Where there is clean water, decent sanitation is also needed and work continues with the aim of eradicating open defecation in the communities where The Africa Trust is operating. The Elephant Toilet is being used as with adaptations to the design according to what works best and is accepted in that community. The concept that urine can safely be used to make enriched compost is being widely accepted. A number of approaches to hand-washing have been used, including a soap plant and ashes from the family cooking fire which also have a sterilizing effect. Elephant Toilets are also eligible for carbon accreditation due to the reduced cement use and the programme for a fruit tree to be planted whenever a pit fills up. There are challenges in the widespread introduction of Elephant Toilets in Zimbabwe, just as there were when the Elephant Pump programme was launched. The main obstacle is that NGOs and government authorities have settled on a much more expensive design for rural pit latrines which uses eight bags of cement instead on one bag. We are trying to show that the same money can go much further if a cheaper and more sustainable design of toilet is used. The need is even greater in Malawi, where open defecation is the norm in many remote rural villages.
Paying for School fees with Bananas
The first harvest of bananas for this project is due to take place soon and despite various challenges along the way, this project is expected to deliver according to expectations paying for 500 students to remain in school. An unusually cold snap did result in some losses in the plantations that are less sheltered and issues around the quality of fencing also resulted in some losses and in a need for additional investment. These experiences have helped to inform plans for a scale up of this programme in the second season and have also led The Africa Trust to rent a piece of land to establish an independent plantation in order to generate income to help fund projects in the local communities. This plantation is expected to become profitable by the second harvest. The level of investment needed in terms of irrigation infrastructure is now known, so it is easier to make accurate predictions related to revenue.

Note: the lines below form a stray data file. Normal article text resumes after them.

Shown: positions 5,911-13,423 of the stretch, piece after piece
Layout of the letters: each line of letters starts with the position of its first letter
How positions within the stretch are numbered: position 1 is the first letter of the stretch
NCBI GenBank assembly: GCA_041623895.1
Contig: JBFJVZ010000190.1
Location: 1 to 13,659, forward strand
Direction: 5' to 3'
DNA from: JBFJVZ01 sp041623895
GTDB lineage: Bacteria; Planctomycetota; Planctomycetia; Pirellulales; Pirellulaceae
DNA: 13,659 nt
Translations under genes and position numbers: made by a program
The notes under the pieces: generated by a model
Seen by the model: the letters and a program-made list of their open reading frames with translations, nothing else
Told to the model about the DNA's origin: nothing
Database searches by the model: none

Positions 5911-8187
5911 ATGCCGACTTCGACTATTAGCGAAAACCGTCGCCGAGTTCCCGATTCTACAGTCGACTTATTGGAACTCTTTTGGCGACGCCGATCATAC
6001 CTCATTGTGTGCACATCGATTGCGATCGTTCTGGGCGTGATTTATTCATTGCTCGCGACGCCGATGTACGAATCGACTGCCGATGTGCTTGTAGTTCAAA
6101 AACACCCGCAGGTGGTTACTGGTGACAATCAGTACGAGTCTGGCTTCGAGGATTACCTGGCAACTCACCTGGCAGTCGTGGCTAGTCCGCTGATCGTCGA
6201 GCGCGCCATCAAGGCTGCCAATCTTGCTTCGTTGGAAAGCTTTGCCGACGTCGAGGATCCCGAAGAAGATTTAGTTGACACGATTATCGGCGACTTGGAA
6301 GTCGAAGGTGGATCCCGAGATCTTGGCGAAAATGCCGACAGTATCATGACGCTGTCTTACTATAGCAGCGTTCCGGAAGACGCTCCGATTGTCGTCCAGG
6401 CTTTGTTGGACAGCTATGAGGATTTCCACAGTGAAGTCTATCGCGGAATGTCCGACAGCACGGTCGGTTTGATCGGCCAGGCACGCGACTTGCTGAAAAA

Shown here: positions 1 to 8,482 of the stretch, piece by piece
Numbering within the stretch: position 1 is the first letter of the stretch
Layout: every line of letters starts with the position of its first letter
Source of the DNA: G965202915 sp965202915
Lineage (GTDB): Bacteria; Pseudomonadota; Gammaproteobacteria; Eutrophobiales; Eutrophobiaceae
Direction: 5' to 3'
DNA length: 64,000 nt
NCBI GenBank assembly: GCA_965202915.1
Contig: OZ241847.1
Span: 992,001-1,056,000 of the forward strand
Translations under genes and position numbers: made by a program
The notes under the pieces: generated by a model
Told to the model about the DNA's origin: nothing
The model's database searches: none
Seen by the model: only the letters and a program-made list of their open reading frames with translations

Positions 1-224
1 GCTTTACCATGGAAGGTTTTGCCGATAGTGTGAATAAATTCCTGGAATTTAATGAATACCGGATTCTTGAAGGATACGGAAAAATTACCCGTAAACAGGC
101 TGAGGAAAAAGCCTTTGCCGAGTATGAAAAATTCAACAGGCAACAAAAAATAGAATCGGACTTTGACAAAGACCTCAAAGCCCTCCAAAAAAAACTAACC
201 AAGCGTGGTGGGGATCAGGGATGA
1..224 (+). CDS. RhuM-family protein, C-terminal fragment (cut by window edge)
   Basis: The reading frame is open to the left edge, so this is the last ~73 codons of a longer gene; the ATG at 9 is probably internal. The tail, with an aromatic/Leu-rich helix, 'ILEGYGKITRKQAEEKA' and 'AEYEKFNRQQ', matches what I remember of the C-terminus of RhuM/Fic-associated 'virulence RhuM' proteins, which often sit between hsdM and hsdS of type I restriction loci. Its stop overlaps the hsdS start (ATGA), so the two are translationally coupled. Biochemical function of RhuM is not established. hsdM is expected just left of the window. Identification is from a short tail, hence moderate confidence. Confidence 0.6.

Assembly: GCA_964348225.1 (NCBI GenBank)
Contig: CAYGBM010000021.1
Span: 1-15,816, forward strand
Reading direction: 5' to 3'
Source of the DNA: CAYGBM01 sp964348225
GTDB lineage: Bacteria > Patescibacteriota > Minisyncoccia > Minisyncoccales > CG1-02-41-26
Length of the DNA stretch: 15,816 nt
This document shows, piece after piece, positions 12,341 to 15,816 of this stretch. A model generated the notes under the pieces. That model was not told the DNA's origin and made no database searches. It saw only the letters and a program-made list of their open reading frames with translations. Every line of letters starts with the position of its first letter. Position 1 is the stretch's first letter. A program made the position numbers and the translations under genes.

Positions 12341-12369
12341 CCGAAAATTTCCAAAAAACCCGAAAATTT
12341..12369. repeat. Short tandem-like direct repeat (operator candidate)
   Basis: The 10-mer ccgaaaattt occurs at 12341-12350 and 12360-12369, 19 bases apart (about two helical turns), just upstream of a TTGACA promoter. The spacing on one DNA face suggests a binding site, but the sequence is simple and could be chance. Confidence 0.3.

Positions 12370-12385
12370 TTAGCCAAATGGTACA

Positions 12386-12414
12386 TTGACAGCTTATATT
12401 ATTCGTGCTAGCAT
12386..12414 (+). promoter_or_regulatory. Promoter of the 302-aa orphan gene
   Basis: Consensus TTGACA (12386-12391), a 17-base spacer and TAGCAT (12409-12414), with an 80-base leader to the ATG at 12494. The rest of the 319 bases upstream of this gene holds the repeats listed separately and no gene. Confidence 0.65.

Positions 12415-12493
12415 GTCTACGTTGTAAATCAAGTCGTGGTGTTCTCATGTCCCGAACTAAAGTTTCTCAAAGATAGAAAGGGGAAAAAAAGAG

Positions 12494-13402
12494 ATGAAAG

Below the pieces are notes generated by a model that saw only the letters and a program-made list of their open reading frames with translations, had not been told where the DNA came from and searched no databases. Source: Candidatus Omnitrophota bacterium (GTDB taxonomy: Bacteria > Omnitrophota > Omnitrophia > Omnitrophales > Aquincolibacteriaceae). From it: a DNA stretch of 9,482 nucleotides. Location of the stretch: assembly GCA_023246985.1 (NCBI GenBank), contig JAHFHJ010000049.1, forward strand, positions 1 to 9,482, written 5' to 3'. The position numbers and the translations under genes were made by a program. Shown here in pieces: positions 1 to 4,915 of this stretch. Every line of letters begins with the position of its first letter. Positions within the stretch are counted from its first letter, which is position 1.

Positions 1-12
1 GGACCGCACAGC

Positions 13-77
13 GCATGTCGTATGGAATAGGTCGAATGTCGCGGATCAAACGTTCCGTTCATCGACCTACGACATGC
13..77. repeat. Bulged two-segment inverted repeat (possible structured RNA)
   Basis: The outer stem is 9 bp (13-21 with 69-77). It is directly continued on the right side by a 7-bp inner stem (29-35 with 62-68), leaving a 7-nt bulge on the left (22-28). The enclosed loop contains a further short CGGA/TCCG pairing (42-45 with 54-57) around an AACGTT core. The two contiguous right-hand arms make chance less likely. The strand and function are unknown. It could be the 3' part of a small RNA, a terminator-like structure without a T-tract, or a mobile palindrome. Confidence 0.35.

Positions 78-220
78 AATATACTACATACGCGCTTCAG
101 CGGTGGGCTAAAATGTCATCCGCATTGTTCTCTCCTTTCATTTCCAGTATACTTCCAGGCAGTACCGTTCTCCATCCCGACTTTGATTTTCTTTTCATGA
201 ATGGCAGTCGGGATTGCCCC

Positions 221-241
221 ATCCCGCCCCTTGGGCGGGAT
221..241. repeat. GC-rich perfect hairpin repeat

Livingstone Mukasa has continued to make excellent progress for The Africa Trust in Uganda with the business skills training programme. A number of case-studies from Uganda and Zimbabwe will be loaded onto the website in the coming months to show how this training can be transformational. Fourteen training courses were held inUgandaover the last quarter alone with a total of 600 people trained. Successful businesses which have resulted from this training include: a laundry business, brick-making, milk selling, egg-plant growing and a bridal business. A mushroom growing project has been started with some success, but the attempted solar project did not prove viable. Additional funding ($9,000) was secured by Livingstone to commence a Village Savings and Loans Association scheme ahead of planned investment by The Africa Trust which is expected to help build the total number of VSLA groups. A similar scheme is currently being considered for Zimbabwe which would allow villagers access to small loans at a better rate of interest than is currently available.
AquAid and the Africa Trust
The Africa Trust was established by AquAid Water Coolers. AquAid are one of the UK’s leading water cooler suppliers and pride themselves in their relationships with both The Africa Trust and Christian Aid. With every water cooler product ordered from AquAid a percentage of the revenue is donated to The Africa Trust and is used to provide sustainable solutions to poverty. In August 2011 £61,909.55 was donated to the Trust making that a total donation to date of £588637.10.